HPE to Build Supercomputer with 100K AMD Zen 3 Cores

(Image credit: NSCC)

Hewlett Packard Enterprise this week said it had landed an order to build a new supercomputer for the National Supercomputing Centre (NSCC) Singapore. The new system is powered by AMD's Epyc 'Milan' processors as well as Nvidia's A100 compute GPUs; it is eight times more powerful than its predecessor.  

NSCC's supercomputer uses HPE's liquid-cooled Cray EX architecture and will be one of the world's first systems based on AMD's 3rd Generation Epyc 'Milan' processors based on the Zen 3 microarchitecture (around 100,000 cores in total) as well as 352 of  Nvidia's A100 compute GPUs. 

The system will be comprised of about 900 nodes and is projected to provide an aggregate of up to 10 PFLOPS of raw FP64 compute power. The NSCC and HPE do not break down CPU and GPU performance in the system, though 352 Nvidia A100 GPUs can offer roughly 3.4 FP64 PFLOPS as well as a whopping 110 FP16 PFLOPS. Meanwhile, the system will be accompanied by a 10PB Cray ClusterStor E1000 storage system with over 300GB/s of read/write performance speeds.

The combination of AMD CPUs and Nvidia GPUs makes it possible to use the new supercomputer both for artificial intelligence (AI) and machine learning (ML) as well as traditional high-performance computing (HPC).  

Initially, the NSCC will use its new HPC machine for biomedicine, genomics, diseases, engineering, and high-resolution weather modeling, but over time it can be used for a wide range of applications that require AI and/or HPC.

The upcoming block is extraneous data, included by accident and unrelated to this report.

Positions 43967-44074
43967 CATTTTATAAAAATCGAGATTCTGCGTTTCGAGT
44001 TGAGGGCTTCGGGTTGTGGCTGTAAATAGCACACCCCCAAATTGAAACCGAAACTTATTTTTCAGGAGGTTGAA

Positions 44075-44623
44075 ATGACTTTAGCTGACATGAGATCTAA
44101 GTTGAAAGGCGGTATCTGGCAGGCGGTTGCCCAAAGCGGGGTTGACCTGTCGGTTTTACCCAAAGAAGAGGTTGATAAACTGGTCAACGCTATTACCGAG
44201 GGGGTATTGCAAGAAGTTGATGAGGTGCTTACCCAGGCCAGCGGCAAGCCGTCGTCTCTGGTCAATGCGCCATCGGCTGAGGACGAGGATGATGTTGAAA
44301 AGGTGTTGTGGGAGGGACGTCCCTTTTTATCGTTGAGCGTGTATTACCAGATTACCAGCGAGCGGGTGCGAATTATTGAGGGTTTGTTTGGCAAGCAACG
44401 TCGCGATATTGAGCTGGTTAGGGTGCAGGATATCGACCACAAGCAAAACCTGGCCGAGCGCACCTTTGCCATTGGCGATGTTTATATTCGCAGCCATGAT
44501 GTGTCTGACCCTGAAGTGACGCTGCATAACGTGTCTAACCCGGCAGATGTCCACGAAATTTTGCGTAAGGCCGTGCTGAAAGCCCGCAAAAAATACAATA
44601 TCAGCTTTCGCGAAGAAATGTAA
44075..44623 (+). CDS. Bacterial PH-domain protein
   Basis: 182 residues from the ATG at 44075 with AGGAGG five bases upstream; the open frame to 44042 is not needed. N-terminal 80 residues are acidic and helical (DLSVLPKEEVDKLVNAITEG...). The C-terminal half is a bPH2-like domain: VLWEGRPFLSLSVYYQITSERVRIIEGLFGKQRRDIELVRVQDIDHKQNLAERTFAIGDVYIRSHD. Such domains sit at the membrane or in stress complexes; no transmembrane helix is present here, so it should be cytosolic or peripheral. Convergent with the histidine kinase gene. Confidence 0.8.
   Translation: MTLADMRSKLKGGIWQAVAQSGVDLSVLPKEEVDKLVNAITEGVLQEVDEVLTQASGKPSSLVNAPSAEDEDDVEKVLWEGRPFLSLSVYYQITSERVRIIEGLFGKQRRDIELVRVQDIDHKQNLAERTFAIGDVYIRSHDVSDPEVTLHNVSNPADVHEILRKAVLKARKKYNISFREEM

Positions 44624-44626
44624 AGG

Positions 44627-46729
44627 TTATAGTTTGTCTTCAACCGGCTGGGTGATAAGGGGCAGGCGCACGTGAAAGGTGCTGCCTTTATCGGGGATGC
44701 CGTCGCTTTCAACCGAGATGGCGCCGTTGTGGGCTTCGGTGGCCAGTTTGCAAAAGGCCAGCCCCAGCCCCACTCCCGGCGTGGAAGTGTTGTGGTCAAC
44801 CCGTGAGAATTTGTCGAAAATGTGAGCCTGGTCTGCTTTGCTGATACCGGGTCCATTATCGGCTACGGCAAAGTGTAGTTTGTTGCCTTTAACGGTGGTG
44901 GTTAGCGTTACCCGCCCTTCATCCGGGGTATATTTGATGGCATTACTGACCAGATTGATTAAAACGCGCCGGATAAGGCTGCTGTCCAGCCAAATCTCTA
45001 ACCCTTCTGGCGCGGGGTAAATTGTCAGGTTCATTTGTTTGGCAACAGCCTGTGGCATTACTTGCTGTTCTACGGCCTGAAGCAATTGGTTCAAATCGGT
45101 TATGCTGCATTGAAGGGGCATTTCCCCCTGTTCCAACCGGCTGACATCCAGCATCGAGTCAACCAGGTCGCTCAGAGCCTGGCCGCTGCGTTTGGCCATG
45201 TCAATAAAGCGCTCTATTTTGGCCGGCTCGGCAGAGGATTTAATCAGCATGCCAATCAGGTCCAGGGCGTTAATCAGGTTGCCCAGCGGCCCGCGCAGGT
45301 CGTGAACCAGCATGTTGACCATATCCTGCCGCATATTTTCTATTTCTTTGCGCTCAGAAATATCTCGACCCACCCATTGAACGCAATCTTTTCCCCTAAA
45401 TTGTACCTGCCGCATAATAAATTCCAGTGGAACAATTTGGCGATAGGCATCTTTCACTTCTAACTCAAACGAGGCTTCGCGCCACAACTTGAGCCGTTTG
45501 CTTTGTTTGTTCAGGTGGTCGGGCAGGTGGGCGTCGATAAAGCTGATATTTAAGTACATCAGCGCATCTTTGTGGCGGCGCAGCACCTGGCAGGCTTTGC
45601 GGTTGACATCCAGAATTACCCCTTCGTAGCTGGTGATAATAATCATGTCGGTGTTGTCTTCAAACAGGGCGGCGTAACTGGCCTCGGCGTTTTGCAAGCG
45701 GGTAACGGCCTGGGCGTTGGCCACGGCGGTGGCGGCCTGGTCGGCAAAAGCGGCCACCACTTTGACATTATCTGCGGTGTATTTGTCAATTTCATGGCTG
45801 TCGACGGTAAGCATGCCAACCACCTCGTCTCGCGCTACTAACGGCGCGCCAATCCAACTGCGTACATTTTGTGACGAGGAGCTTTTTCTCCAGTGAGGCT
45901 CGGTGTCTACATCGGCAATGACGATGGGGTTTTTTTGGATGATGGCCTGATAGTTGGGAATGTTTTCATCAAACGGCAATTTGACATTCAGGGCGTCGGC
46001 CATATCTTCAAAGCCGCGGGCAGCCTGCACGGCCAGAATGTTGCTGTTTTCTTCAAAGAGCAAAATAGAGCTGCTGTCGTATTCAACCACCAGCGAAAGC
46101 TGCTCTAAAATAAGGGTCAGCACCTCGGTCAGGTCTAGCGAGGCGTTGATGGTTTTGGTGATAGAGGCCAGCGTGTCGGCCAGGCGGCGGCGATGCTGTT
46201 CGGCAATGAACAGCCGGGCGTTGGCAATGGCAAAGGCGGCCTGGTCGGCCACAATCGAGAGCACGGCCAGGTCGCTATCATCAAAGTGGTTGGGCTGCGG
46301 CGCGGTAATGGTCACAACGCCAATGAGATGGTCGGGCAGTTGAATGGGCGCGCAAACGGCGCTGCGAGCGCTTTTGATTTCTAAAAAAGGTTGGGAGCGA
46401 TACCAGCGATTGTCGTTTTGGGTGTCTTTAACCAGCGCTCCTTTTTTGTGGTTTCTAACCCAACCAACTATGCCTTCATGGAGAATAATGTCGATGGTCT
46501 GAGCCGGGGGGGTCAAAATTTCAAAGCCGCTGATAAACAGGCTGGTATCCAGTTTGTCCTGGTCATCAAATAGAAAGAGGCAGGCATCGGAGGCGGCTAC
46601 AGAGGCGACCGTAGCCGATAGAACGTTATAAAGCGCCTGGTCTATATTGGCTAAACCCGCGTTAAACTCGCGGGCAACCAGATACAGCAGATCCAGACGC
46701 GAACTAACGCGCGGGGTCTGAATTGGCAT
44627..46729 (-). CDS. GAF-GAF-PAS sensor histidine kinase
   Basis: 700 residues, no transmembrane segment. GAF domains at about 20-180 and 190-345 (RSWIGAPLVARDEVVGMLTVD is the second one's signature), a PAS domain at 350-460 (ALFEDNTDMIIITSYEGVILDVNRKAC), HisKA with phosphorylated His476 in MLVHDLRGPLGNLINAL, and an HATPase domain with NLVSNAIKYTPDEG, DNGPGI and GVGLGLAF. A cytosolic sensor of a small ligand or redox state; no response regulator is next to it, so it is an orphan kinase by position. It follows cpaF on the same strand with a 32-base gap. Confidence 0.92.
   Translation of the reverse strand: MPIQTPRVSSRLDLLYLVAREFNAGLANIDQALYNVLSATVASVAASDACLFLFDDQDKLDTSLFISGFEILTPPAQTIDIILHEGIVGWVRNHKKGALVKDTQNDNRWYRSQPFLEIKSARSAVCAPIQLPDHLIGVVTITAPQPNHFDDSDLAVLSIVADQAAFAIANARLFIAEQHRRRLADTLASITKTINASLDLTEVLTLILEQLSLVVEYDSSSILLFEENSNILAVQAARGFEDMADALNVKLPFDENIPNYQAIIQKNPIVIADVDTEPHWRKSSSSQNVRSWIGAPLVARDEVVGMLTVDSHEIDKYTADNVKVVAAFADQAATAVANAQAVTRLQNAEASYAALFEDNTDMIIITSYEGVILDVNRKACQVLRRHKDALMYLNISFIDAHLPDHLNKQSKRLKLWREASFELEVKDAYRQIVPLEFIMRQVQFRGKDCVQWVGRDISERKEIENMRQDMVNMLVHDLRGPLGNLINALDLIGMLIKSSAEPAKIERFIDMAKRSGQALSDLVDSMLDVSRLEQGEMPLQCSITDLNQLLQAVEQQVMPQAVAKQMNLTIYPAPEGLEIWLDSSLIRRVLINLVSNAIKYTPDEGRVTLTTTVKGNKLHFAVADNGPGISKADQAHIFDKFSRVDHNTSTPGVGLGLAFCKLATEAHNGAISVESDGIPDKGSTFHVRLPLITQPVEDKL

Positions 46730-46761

The NSCC and HPE expect the new supercomputer to be operations sometimes in early 2022. The system costs SGD $40 million (around $30.16 million).

Anton Shilov
Freelance News Writer

Anton Shilov is a Freelance News Writer at Tom’s Hardware US. Over the past couple of decades, he has covered everything from CPUs and GPUs to supercomputers and from modern process technologies and latest fab tools to high-tech industry trends.

  • Gomez Addams
    We ordered a system with an EPYC CPU and an A100 yesterday. It won't arrive until June so reviews will have to wait. I'm really looking forward to it.
  • ginthegit
    Eye roll. Having so many cores means that you still have to have a master core that organises all the others and it ends up with massive overheads. They need to change the Core ISA to work natively with multicore and move back to a similar system to the Cell in the PS3...
    I'd hate to think how much of a waste of money this is, and what useless tasks they are putting it through?!